While they are surely no leading innovators in deep learning saying they are not tech companies is a bit ridiculous, as they innovate in many areas of technology. Sure, VW and Daimler don’t produce their own chips (as far as I’m aware) as they rely on partners like Bosch to do it for them. Bosch sensors and ICs are found in many devices btw (even iPhones I think). So I’d argue there’s plenty of innovation here, just nothing that is very visible for most folks in “tech”. Btw Tesla’s cars use electronic and mechanical parts from around 40 different German suppliers if I remember correctly.

They absolutely design their own chips, typically the precise details are outsourced. But they are actively developing chips from MCUs (motor control units) up to simple things like seat heating sensors. At the moment they have pushed the German government to invest billions in German made inference accelerators for cars, to not be solely dependent on foreign chips by NVIDIA and Intel for that.

That's a very narrow definition of tech companies. I wouldn't be surprised if VW, BMW and Daimler together employ more software engineers than Google or Apple. Don't forget that modern cars use over a hundred micro-controllers.

That's true, but only indirectly. Since these companies mainly assemble cars from components designed and built by suppliers, the software engineers are working for suppliers like Bosch. If you talk to the tech people from, e.g., BMW, their roles are managing budgets and projects implemented by external partners.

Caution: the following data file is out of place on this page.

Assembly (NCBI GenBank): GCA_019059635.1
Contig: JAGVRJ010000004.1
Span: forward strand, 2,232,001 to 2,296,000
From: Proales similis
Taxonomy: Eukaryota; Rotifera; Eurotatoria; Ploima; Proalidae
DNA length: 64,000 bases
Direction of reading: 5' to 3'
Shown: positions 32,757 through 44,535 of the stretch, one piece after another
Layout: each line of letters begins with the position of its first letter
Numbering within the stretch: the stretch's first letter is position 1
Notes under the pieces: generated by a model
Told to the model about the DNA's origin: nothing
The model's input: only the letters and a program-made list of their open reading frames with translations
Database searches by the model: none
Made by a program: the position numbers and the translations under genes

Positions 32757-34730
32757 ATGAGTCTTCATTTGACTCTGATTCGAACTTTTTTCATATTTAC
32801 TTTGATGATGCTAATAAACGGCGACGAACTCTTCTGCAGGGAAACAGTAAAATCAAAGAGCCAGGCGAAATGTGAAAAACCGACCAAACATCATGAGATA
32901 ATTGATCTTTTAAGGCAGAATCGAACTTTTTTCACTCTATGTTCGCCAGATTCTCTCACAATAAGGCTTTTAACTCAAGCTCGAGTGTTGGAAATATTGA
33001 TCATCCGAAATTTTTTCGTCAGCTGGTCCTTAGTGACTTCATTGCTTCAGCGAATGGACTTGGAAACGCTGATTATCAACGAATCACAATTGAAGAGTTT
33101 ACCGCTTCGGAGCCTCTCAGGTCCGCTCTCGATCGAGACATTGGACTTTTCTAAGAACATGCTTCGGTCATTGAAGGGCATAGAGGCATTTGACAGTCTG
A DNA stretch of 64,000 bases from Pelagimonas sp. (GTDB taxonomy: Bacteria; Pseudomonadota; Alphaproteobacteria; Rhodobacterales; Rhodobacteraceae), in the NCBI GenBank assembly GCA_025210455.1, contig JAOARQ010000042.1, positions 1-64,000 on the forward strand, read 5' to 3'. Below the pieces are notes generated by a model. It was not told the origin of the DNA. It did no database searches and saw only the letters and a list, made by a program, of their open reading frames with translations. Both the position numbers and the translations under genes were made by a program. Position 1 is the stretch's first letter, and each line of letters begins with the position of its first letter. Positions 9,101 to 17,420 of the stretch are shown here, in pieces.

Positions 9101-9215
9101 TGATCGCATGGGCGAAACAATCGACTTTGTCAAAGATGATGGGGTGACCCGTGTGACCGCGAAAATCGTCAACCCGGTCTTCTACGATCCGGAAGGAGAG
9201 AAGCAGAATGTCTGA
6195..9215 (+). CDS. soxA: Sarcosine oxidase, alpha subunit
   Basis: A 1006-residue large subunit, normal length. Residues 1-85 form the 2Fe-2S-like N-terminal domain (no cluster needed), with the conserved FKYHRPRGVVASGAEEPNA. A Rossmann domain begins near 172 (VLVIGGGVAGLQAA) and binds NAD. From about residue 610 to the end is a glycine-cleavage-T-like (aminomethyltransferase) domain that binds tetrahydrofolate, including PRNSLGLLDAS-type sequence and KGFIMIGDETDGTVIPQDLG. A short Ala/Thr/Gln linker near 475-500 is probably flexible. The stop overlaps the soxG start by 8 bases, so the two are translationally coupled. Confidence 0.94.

This is also why they want self driving to be just another standard function that they can buy from a supplier, while letting the suppliers compete away their margins.

VW (in this case AUDI) founded AID (http://aid-driving.eu/) as a software centric powerhouse to work on autonomous driving for all of VW. They employ lots of software engineers directly (I work there)

They don’t, and the parent is right that they are no software companies. Cars carry an enormous amount of software, but most of it is contracted and built by tier1 suppliers like Bosch. I worked at one of the mentioned companies and was the only person in my department (of >500 engineers) who had production software run software running inside cars.